And so, with a heavy heart, I decided to take her to a local shelter. Although I expected the worst, the dedicated staff actually went out of their way to assure me that a healthy cat like Casey would most likely find a home. This made me feel a little less guilty.

According to the paperwork, I was"surrendering" my cat to the facility.

I felt more like I was giving up a close friend.

Monday, July 27, 2009

She's Not Depressed, She's Drunk

The Leopard decided to go for cocktails the other night at the creatively grungy Art Bar, a notorious spot in the West Village known for its dank innards, worn furniture, and 1000-year-old beer smell.

Still, the place has its earthy pleasures. As we settled in at the bar for a bit of light conversation, in came a blond middle-aged woman who sat one stool away. I could see her heavily made up face clearly over my friend’s shoulder. She began to make jittery movements like a junkie and looked increasingly anxious. She greeted the bartender broadly, and seemed to want to engage her in conversation, but the server stoically declined to socialize and dutifully poured her a drink.

After gulping down her straight vodka, she grinned at me a few times in a creepy way. I didn’t want to encourage her so I looked away. A few minutes later, she began to quietly sob. Pretty soon, the sobs became moans, and then the moans became full-out bawling, complete with running tears and streaking mascara.

My partner and I tried at first to ignore this noisy, pathetic spectacle but she went on and on, obviously vying for attention. Soon the bartender intervened in a sympathetic yet stern tone, “You’re disturbing our customers. Please leave. Look, Your drink is on me." The woman was so overcome with emotion she couldn’t speak, so she simply scooped up her things and left.

Whenever I walk past that place, I always wonder. What was she crying about? A lost lover? A tragedy in her family? Her own alcoholism? Most likely, I’ll never know.

Wednesday, July 22, 2009

Chocolate Genius

Chocolate Genius is the tongue-in-cheek moniker of the excellent singer songwriter Marc Anthony Thompson. The Leopard first heard him on a PBS music show singing his heartbreaking tune, “My Mom”, an emotional tome about dealing with a parent’s descent into senility.
Thompson is an imposing figure: flaring Basquiat-like tendrils sprouting from his head, the ever present dark suglasses, and a low, darkly emotional drawl. As Chocolate Genius, Thompson has recorded infrequently. But his three mainstream albums, Black Music (1998), God Music (2001), and Black Yankee Rock (2005) are all inspired gems.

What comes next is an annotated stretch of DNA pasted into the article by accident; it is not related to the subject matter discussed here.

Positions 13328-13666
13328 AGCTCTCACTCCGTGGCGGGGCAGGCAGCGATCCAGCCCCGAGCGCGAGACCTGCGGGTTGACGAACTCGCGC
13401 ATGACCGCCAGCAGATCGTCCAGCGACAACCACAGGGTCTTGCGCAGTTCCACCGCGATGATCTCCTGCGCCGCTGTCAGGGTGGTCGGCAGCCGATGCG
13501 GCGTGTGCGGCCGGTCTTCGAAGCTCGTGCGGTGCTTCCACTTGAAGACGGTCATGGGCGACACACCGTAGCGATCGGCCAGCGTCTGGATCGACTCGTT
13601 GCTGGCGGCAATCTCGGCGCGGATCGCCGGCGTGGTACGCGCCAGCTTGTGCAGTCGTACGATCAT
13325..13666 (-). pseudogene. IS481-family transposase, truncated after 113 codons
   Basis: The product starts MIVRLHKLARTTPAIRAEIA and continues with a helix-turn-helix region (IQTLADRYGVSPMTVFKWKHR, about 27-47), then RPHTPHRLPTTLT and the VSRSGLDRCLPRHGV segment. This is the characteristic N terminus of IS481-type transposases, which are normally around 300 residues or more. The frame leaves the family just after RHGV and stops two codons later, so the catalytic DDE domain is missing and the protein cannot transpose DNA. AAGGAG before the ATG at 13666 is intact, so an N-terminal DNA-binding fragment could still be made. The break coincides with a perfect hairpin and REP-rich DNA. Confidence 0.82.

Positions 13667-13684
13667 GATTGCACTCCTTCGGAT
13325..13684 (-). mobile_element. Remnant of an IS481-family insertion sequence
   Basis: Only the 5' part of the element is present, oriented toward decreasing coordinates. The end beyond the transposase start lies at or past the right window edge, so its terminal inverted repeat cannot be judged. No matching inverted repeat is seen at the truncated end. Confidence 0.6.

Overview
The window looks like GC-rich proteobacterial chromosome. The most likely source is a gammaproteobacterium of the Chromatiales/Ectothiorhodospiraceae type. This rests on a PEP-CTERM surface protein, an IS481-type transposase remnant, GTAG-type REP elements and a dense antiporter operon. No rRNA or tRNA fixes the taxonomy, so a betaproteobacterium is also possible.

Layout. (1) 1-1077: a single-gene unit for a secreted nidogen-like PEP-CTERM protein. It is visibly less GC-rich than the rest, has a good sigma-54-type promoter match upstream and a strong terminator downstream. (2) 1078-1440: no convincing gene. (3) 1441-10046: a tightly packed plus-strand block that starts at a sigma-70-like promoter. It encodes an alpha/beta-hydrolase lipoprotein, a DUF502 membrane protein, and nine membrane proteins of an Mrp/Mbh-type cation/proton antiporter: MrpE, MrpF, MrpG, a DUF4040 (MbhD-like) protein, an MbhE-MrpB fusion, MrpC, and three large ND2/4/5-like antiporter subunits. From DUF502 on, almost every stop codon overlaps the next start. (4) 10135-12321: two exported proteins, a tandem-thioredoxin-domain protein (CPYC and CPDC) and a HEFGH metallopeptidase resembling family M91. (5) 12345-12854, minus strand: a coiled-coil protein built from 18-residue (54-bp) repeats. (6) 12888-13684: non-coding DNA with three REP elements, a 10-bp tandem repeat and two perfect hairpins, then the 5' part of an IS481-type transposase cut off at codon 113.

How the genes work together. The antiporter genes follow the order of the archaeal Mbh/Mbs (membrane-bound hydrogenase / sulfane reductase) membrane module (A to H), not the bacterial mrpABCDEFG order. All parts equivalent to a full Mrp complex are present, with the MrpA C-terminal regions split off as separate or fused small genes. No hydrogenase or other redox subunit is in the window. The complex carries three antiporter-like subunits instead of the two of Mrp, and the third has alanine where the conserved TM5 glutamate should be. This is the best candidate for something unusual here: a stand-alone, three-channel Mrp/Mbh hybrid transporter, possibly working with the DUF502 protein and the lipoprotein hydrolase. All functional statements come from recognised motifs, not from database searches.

Monday, July 20, 2009

Natural Ass

Living in a wonderful honeycomb of a city like Manhattan, The Leopard can't help but occasionally witness some strange things.

I was standing outside my office chatting with coworkers one warm summer afternoon last week when we all witnessed what is a fairly familiar sight in these parts: a young woman, possibly homeless, possibly schizophrenic, walking past us at a brisk pace down the sidewalk of our building raving aloud and screaming slurred obscenities. This alone wouldn't have necessarily interrupted our socializing, until, out of the corner of our eyes, this young girl of perhaps 25 to 35 began to strip.

Off went her blouse, which revealed a crisp white bra beneath (not what you'd expect a homeless person to own) and then moments later, while still on a determined path, off went her maroon skirt, under which there was no crisp anything.

The effect of this woman's dark brown bottom in full view,
in the unusually bright sun in the middle of the afternoon, was profoundly disconcerting, even dream-like, in contrast to the fully clothed surrounding hordes of business people, taxis, and tourists. People stopped whatever conversations they were having on their cellphones to gawk or report, and the door man in front of a ritzy hotel where she finally paused to continue her rant almost swallowed his taxi whistle. Parents covered the eyes of children, and traffic almost came to a violent halt.

And all over a natural ass.

Tuesday, July 14, 2009

Michael, My brother

The first record The Leopard ever bought with my own money was a 45, The Love You Save by The Jackson 5. In my world, everyone I knew loved the Jackson Five. When we saw these young, good looking, talented kids on the Ed Sullivan Show, we saw ourselves. My friends, cousins--everyone I knew had a record or two somewhere in their house, even if it was just a cut out cardboard record printed on the back of a Post Sugar Crisp cereal box.